We further assessed the genes found to be relevant to prostate cancer. Based on the microarray-based network, 98 genes were associated with prostate cancer, and based on text mining, 133 genes were associated with prostate cancer; 34 of them were identified with both procedures. We used the Expression2kinase tool to predict drugs targeting those 34 genes, and several were found: e.g., tichostatin, betazole, scriptaid, troglitazone, and felodipine. Unfortunately, none of them was predicted in our approach, due to lack of expression data for these drugs except troglitazone. When we characterized the function of the 34 prostate genes, we found they were significantly associated with BCR free survival (Figure 6) and to multiple cancer pathway genes (Figure 7). These results suggest that the integrative approach we followed to define disease subnetworks to represent each disease can efficiently predict disease related genes. This result provides evidence that predicting drugs that can in effect counteract the 34 genes could be a significant milestone toward reducing prostate cancer risk.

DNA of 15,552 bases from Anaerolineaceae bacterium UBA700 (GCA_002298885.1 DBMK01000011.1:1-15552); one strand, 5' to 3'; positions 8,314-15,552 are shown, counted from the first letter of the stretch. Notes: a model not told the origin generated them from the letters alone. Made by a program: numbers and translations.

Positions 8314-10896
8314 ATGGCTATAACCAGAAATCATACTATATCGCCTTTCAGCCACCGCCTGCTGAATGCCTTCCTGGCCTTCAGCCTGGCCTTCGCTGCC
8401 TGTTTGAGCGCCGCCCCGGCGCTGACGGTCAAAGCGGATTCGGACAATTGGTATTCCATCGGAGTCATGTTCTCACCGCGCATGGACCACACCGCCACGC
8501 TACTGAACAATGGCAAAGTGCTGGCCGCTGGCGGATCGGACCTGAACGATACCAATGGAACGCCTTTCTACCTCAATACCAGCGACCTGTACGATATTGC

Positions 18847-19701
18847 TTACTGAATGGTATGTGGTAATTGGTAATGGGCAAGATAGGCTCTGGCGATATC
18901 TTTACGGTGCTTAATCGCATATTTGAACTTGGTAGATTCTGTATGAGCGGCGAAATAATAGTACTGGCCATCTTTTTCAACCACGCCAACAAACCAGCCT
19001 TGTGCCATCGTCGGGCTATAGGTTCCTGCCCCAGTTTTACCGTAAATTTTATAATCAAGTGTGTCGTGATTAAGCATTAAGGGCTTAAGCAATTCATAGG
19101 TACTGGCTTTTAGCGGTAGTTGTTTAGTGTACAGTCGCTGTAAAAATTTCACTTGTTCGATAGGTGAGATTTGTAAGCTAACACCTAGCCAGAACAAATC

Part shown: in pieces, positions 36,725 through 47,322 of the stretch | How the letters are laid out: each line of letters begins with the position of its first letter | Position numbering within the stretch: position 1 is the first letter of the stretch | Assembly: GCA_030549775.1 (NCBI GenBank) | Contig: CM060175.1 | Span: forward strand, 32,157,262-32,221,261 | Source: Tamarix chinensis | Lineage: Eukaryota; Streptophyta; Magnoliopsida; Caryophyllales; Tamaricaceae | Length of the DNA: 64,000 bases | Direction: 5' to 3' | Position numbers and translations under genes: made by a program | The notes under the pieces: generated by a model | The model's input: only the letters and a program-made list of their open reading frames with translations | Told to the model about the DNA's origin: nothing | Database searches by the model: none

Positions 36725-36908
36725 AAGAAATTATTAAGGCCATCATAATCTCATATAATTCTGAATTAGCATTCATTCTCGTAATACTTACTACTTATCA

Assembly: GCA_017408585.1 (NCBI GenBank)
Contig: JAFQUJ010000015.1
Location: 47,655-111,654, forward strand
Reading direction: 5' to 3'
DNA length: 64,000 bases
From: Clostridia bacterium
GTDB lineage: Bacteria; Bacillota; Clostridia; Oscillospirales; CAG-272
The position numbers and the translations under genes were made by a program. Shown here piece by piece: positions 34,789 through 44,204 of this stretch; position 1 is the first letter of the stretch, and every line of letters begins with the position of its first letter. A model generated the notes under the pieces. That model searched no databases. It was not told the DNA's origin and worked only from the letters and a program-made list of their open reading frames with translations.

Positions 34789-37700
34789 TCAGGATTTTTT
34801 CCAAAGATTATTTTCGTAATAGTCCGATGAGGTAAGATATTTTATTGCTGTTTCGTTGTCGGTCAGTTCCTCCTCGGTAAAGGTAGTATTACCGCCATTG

Drug repositioning is one of the most important techniques that is being used to improve drug discovery process. Drug repositioning most attractive feature is its ability to reduce costs and provide shorter paths to approval compared to the daunting traditional techniques. Most of the proposed techniques for drug repositioning tend to use a specific source of data to predict drug-disease interactions. In this work we integrated data from three major sources into a single paradigm to predict some novel drug-disease interactions. More precisely, microarray expression profiles, text-mining and biological networks were all integrated to build a drug-disease network. Comparing the proposed paradigm with a drug-disease gold standard demonstrated the robustness of the integrative paradigm in predicting drug-disease interactions. More specifically, the AUC showed that selecting hub genes from combined network, microarray and text mining, would be more representative than selecting these genes from either of these sources independently. These findings, shown in Figure 4, were validated with considering hub genes in three centrality contexts: degree, betweenness and closeness. The results were consistent in all these centrality measures; hub genes using a combined network were more representative than hub genes using a single data source network. Finally we wanted to check for biological meaning for some of the predicted associations. More specifically we focused on some prostate cancer-drug associations and browsed the scientific literature for biological sense. Azacitidine is a pyrimidine nucleoside analogue that inhibits DNA methyltransferase, impairing DNA methylation . Azacitidine is used for treatment of patients with myelodysplastic syndrome subtypes; refractory anemia with ringed or excess blasts or acute myleogenous leukemia . Azacitidine is believed to exert its effect by causing hypomethylation of DNA on abnormal hematopoitic cells in the bone marrow. According to our study, Azacitidine was found to have a role in prostate cancer treatment. In an experiment to study the effect of Azacitidine in aggressive prostate cancer models, it improved the anti-tumor effect of Docetaxel and cisplatin drugs. The authors suggested using Azacitidine as a chemosensitizing agent in chemoresistant tumors . In another experiment , Azacitidine was found to have anti-proliferative activities when administrated chronically. This treatment resulted in a marked decrease in tumor cell proliferation with significant increases in androgen and PSA protein levels. Another interesting association predicted by our suggested model was Berberine and prostate cancer. In many experiments Berberine was found to have anti-tumor activities on prostate cancer cell lines [34, 35], and found to induce G1 arrest at low concentration . In addition, at high concentration it has been found to efficiently abrogate G2/M arrest. The results suggest that combined administration of Berberine and caffeine may accelerate the killing of cancer cells. Berberine suppresses AR, which is known to be activated in cancer signaling and suggests that Berberine presents a promising agent for the prevention and/or treatment of prostate cancer . Paclitaxel is an antineoplastic agent indicated as a first-line and subsequent therapy for the treatment of advanced carcinoma of the ovary and other various cancers including breast cancer . According to our model, Paclitaxel was found to have a strong association score with prostate cancer. Indeed, the anti-neoplastic activity of Paclitaxel on prostate cancer was detected in many experiments [36, 37]. The findings suggest that Paclitaxel induces nuclear translocation and activation of PKC-Îť, which in turn causes Golgi-Cdk1 activation. Golgi-mediated signaling cascades facilitate mitochondria involved apoptotic pathways, the thing that might explain the anti-tumor activity of Paclitaxel. Surface modified tumor cells may have potential clinical benefit for patients with prostate cancer when it is combined with paclitaxel . With the consideration that immunochemotherapy must depend on careful selection of paclitaxel dosage and the sequence of paclitaxel/vaccine administration.